On October 7, 1998, Aaron Kreifels was riding his bike through a field in Wyoming. He wasn't expecting that day to be different from any other beautiful sunny afternoon in the vast plains surrounding Laramie, but that day would change many lives.If you have never seen The Laramie Project, play or film, at least see the film. It's almost as powerful as the play and has a great cast. You may be sad after watching, but that sadness is a sort of cleansing. At least it has been for me.
Aaron spotted what he initially thought was a scarecrow next to a fence. Then he noticed a glisten of blood. The sun sparkled on what he barely recognized as a face. What Aaron had discovered was 22 year-old Matthew Shepard, clinging to life.
Most of you know what happened next. Matthew held on for five more days and as his parents held his hand and prayed, Matthew slipped away quietly on October 12th, leaving in his wake a new movement for equality.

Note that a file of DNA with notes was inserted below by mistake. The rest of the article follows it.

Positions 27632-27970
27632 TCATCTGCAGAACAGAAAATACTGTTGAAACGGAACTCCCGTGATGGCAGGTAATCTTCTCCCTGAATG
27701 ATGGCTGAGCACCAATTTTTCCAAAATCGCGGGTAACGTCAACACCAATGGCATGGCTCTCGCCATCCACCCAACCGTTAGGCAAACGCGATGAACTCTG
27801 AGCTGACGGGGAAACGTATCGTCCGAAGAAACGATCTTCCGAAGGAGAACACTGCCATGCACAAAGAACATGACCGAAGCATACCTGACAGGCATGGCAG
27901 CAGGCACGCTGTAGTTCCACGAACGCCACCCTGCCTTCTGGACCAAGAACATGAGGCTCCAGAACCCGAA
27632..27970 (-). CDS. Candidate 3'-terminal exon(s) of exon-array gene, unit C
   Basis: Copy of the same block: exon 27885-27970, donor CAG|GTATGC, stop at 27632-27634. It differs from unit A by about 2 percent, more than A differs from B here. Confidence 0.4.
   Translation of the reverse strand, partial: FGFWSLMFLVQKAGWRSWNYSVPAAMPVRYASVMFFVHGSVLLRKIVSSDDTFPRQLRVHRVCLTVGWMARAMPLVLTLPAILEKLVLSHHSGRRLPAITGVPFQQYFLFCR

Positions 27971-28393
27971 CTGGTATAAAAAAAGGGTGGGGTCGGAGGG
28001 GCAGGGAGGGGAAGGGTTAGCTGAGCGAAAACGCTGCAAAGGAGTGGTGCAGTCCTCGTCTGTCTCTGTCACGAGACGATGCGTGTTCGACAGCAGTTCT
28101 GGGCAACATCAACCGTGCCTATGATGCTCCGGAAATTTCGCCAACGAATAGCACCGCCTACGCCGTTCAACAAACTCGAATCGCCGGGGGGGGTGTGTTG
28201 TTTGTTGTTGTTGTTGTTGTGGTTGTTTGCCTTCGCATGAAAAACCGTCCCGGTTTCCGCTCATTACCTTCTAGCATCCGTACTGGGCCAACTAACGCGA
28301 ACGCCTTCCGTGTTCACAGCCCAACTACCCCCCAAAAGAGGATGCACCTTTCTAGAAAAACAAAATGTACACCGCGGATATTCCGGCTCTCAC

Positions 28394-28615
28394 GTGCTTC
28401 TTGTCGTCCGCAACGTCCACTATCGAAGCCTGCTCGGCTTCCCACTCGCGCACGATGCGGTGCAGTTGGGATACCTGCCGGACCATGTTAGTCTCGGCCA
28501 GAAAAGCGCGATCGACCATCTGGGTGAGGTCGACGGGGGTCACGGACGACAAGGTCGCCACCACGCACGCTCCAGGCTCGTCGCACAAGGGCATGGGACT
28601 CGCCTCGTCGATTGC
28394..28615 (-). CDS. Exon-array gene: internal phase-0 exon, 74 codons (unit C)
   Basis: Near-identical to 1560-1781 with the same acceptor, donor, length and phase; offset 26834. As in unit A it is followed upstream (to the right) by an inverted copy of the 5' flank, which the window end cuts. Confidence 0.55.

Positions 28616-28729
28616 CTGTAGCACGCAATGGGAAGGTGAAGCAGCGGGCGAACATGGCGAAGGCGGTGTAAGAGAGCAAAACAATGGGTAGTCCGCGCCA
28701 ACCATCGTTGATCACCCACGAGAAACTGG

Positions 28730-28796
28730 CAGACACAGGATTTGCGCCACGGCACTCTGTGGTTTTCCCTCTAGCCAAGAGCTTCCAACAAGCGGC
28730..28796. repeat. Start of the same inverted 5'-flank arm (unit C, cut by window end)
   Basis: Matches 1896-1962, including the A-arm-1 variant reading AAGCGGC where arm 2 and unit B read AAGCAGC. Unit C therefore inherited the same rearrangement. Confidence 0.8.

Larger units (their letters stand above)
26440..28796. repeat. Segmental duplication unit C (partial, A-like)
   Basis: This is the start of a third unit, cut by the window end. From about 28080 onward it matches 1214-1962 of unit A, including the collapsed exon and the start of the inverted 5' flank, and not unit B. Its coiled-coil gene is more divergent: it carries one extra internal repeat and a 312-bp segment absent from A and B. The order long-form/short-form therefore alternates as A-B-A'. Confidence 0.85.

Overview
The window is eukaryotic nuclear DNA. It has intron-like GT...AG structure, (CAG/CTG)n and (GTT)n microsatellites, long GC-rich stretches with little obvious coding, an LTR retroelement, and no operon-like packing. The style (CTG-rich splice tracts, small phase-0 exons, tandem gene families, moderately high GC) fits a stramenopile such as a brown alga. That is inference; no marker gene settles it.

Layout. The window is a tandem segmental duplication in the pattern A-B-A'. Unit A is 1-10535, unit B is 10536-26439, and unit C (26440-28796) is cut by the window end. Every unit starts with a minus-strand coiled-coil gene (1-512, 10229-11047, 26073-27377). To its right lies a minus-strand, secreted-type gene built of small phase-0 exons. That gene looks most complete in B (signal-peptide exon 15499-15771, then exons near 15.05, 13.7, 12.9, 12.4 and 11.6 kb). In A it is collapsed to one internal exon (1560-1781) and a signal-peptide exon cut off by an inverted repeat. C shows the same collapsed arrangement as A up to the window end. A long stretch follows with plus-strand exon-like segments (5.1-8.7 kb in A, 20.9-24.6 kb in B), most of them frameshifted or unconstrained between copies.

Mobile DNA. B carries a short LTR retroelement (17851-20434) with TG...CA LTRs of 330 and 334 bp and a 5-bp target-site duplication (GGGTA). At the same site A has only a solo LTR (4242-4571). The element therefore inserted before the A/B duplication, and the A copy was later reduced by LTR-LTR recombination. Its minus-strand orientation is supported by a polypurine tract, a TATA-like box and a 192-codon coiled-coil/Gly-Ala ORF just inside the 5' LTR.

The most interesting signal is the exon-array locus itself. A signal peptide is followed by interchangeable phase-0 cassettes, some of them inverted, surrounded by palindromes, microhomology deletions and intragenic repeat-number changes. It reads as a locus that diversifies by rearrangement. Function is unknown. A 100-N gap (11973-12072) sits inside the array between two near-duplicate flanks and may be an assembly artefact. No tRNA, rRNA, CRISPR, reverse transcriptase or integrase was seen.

The outcries for justice and for greater protections were immediate and resonating.
Since then, Matthew's mother Judy has made it her personal mission to protect all young LGBT people from Matthew's horrific fate. In founding the Matthew Shepard Foundation, she has created safe spaces in and outside of schools for kids, and worked with parents to ensure their children learn to erase hate from their lives.
But overwhelmingly what you saw in 1998 was a community ready to act, ready to change something. And Matthew's story was the catalyst for that. Many of you have seen or read the Moises Kaufman play, The Laramie Project - Matthew's story as told through interviews of those who were living in Laramie at the time - some of his friends and some who just happened to be riding a bike through the plains of Wyoming that day. If you think of nothing else today, please consider the importance of telling your story - how your story can change the world around you.
This young boy, unbeknownst to him, has changed the world with his.
And so it goes.